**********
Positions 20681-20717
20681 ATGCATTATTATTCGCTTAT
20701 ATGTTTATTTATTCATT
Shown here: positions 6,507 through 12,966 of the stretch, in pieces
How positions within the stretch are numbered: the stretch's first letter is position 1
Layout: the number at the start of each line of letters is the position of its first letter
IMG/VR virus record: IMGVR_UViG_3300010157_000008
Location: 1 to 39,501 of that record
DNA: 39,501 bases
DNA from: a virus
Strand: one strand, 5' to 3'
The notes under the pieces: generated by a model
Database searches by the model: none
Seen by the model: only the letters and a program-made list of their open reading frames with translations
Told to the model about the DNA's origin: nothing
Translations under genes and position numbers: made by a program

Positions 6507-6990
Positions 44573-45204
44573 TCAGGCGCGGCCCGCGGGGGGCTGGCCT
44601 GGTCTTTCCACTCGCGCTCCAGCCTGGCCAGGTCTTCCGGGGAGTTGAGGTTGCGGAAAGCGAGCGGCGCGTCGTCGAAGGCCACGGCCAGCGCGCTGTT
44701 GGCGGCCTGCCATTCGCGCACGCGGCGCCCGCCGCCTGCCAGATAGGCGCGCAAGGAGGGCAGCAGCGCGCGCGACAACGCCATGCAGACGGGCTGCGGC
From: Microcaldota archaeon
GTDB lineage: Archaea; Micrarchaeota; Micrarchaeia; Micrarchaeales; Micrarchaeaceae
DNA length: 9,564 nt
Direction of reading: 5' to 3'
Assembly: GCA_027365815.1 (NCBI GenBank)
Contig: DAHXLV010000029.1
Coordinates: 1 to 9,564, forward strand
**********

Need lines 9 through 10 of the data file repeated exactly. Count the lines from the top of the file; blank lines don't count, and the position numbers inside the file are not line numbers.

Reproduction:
DNA: 39,501 bases
DNA from: a virus